Writing is never easy. Even the best author can go no where without inspiration. Here we Metamor Keep authors will share some of the things that inspire us!


Tolkien: His writing should be required reading for anyone wanting to write well - whether fiction or anything else. Lord of the Rings is fantastic and I cannot tell you how much of MK draws inspiration from this trilogy. The movies are also amazing and really can give you many ideas! And yes, wargs are cool!

Also try reading another book of his, The Silmarillion.

C.S. Lewis: More chaotic than Tolkien, but loaded with talking animals and just plain fun to read.

J. Michael Straczynski: Most of the writers who have had big, dramatic story arcs in MK claim JMS as an influence on their stories. His seminal SF epic TV series, Babylon 5, set the standard for telling larger than life stories in an episodic format. His themes of the importance of individual choice, of the need to lay down ethnic rivalries for the sake of a common cause, of ordinary people being manipulated by powerful outside forces, and of corruption creeping in to once-noble organizations and subverting them are all reflected in various aspects of the MK world. Second to Tolkien, JMS probably receives more deliberate homages in MK stories than any other writer.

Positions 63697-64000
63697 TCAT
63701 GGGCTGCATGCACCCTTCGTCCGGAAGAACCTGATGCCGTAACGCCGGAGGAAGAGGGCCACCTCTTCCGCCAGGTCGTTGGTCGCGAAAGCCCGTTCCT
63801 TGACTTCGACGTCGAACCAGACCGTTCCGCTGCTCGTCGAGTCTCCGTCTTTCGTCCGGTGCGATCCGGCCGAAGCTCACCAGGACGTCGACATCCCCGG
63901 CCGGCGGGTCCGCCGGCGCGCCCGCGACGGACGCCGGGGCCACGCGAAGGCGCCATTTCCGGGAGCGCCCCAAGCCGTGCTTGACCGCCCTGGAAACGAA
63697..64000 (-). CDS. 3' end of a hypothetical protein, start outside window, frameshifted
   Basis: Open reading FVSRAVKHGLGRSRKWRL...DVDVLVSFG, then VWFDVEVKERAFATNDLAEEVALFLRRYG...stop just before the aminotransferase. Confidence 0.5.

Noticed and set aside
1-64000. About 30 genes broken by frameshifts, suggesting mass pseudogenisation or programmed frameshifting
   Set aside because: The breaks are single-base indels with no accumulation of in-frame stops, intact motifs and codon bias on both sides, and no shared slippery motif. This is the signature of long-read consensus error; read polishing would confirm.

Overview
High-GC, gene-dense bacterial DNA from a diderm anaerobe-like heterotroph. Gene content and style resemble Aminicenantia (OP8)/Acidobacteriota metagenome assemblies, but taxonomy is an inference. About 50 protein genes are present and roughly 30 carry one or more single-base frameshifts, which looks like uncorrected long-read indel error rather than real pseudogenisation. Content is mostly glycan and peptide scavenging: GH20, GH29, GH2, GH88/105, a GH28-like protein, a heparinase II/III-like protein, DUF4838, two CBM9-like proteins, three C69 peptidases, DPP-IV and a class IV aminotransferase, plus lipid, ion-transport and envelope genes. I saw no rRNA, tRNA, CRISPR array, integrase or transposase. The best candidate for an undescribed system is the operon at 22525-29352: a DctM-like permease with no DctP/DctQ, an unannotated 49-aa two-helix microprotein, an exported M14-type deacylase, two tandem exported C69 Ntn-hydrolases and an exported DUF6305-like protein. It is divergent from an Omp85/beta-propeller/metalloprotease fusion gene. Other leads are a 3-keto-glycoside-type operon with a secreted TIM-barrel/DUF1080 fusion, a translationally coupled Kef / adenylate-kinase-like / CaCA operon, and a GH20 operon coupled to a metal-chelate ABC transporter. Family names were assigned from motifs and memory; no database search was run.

H. P. Lovecraft: While his prose is florid and archaic at best, Lovecraft introduced the concept of cosmic horror into fiction — the idea of powerful, uncaring, alien entities whose influence was still felt in the mortal world, and of Secrets Man Was Not Meant To Know. His fingerprints can be seen on such MK concepts as the Elders, the Titans, the Necromancers, and the Underworld.

George R. R. Martin: While his Song of Ice and Fire is a relatively recent work, and still unfinished, his portrayal of a broad cast of characters caught up in a bitter struggle for power has certainly had an impact on those MK writers for whom diplomacy, war and intrigue are their bread and butter. Duke Verdane and his children, Jaime and Tyrion, are a direct homage to Martin's ruthless and resourceful House Lannister.

Brian Jacques: The classic author of "furry" fantasy fiction. Redwall and its sequels told the story of a fortified abbey and its inhabitants — all of them talking animals — and their struggles to remain free and help the animals around them to do the same. This is probably one of those series that dragged on longer than it should have, but the first six books are all well worth reading, particularly if you have children whom you can share the stories with.